TABLE OF CONTENTS PLAGIARISM.......................................................................................................iii ABSTRACT..........................................................................................................iv ЦZ.......................................................................................................................v DEDICATION.......................................................................................................vi ACKNOWLEDGEMENTS.......................................................................................vii TABLE OF CONTENTS..........................................................................................viii LIST OF TABLES....................................................................................................x LIST OF FIGURES..................................................................................................xi ABBREVIATIONS..................................................................................................xii CHAPTER 1. INTRODUCTION.............................................................................................1 2. THEORETICAL FRAMEWORK............................................................................3 2.1 The Concept of Electronic Commerce................................................................3 2.1.1 History of e-Commerce...........................................................................3 2.1.2 Definition of e-Commerce........................................................................3 2.1.3 Categories of e-Commerce.......................................................................5 2.2 Advantages and Disadvantages of e-Commerce.....................................................6 2.2.1 Advantages of e-Commerce.....................................................................6 220.127.116.11 Benefits to Organizations...................................................................6 18.104.22.168 Benefits to Customers.......................................................................7 22.214.171.124 Benefits to Society..........................................................................8 2.2.2 Disadvantages of e-Commerce.......................................................................8 2.2.3 Open Issues in e-Commerce.....................................................................10 2.3 Payment System in e-Commerce.....................................................................11 2.4 Security on e-Commerce...............................................................................11 2.5 Steps of e-Commerce....................................................................................12 2.6 e-Commerce in the World..............................................................................16 2.7 e-Commerce in Turkey.................................................................................19 2.8 Two Successful e-Commerce Examples............................................................25 2.8.1The Example of B2B, General Electric Case.................................................25 2.8.2 The Example of B2C, Happy Puppy Case...................................................26 3. CONTEXTUAL FRAMEWORK..........................................................................28 3.1 Nature of the Study......................................................................................28 3.2 e-Commerce and Small to Medium Enterprises......................................................28 3.2.1 SMEs and e-Commerce in Turkey...............................................................32 3.2.2 Success Factors in e-Commerce for SMEs......................................................34 viii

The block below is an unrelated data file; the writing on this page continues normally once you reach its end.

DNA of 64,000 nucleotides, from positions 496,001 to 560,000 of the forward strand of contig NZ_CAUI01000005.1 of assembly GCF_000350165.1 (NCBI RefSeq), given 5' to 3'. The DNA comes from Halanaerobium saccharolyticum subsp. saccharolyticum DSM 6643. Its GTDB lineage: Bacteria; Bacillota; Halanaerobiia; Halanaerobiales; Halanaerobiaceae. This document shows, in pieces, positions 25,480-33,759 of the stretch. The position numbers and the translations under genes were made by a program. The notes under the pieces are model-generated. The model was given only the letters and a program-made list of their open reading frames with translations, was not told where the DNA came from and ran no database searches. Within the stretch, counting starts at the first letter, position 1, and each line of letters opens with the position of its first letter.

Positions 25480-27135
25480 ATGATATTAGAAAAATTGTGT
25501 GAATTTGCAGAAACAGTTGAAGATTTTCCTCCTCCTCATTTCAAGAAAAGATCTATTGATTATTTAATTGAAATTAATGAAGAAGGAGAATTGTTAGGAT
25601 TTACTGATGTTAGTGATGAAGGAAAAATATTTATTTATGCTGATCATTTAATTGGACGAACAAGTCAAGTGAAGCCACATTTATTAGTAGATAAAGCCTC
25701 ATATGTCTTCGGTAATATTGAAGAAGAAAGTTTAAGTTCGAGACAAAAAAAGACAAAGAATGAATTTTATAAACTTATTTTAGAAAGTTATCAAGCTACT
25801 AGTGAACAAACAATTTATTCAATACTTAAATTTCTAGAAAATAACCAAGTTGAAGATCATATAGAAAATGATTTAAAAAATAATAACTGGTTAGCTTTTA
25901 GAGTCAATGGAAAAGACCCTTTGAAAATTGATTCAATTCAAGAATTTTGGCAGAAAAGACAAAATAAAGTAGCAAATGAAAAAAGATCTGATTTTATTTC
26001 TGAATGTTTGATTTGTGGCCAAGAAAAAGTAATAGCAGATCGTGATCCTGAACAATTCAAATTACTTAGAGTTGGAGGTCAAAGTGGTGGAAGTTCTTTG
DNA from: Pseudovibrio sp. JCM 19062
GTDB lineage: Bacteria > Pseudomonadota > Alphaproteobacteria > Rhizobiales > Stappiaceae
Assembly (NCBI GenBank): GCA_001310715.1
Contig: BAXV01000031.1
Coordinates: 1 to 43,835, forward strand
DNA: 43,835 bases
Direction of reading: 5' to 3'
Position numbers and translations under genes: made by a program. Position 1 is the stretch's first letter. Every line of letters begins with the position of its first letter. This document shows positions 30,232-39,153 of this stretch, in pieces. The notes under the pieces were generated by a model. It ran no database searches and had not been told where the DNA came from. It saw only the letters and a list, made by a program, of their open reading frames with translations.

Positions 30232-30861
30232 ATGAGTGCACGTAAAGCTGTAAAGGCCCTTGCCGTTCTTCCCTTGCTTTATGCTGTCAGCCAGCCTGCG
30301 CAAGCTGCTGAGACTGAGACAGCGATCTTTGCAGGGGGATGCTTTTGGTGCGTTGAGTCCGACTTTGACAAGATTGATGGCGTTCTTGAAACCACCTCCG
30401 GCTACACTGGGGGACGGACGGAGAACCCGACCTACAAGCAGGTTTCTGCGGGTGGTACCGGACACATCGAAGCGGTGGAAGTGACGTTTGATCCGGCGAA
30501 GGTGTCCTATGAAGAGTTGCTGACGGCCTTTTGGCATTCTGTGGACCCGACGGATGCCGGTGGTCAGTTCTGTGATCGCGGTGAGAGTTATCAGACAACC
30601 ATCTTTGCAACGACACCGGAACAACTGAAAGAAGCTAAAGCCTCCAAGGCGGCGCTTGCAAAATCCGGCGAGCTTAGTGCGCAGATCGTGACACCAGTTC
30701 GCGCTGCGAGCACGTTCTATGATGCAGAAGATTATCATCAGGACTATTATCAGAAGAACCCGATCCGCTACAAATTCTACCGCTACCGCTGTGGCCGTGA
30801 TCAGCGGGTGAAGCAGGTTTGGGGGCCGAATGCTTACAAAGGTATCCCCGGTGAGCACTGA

TABLE OF CONTENTS (Continued) 3.3 e-Commerce in Mining Industry .........................................................................35 3.4 The Analysis of e-Commerce in Turkish Mining Sector..............................................40 3.5 The Description of the Firm, a Case Study ...............................................................42 3.5.1 General................................................................................................42 3.5.2 General Information about the Products of the Firm............................................43 3.5.3 Characteristics of Customers, Competitors, and the Markets Studied.......................43 3.5.4 Production, Marketing and Payment..............................................................44 3.5.5 The Problems of the Firm..........................................................................45 3.6 The Suggestions of e-Commerce Strategy or Road Map...............................................46 3.6.1 The Suggestion of Plant............................................................................47 3.6.2 The Suggestion of Korper and Ellis................................................................48 3.6.3 The Suggestion of Kienan...........................................................................51 3.6.4 The Suggestion of Turban et al.....................................................................55 3.6.5 The Suggestion of Kobiline.com.....................................................................58 3.6.6 Other Suggestions....................................................................................59 3.7 A New Strategy Suggestion................................................................................60 3.7.1 Analysis Stage.......................................................................................62 3.7.2 Strategy Formulation Stage........................................................................62 3.7.3 Implementation Stage...............................................................................63 3.7.4 Evaluation of Results and Review of Road Map Stage........................................64 3.8 Analysis of the Firm from the e-Commerce Perspective...............................................68 3.8.1 Information Technology Infrastructure of the Firm.............................................68 3.8.2 Suppliers / Customers and Computer Facilities....................................................68 3.8.3 Competitors and Their Computer Facilitates.....................................................69 3.8.4 The e-Commerce Perception of the Firm..........................................................69 3.8.5 A Preliminary SWOT Analysis for the Firm......................................................71 3.8.6 The Adequacy for International Business of the Firm...........................................72 3.8.7 The e-Commerce Readiness Level of the Firm...................................................73 3.9 Analysis of the Suggested Road Map......................................................................76 4. CONCLUSIONS AND FURTHER RECOMMENDATIONS.............................................80 REFERENCES.......................................................................................................85 APPENDICES A. QUESTIONNAIRE ABOUT E-COMMERCE IN TURKISH MINING SECTOR...............90 B. QUESTIONNAIRE ABOUT CUSTOMERS' ATTITUDE TO e-COMMERCE..................96 ix